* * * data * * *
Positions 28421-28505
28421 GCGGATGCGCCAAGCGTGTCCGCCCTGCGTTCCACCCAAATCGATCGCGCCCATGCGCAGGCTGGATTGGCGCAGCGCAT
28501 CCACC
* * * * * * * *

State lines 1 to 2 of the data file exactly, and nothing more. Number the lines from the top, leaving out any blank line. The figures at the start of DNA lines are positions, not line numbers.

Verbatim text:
Positions 28421-28505
28421 GCGGATGCGCCAAGCGTGTCCGCCCTGCGTTCCACCCAAATCGATCGCGCCCATGCGCAGGCTGGATTGGCGCAGCGCAT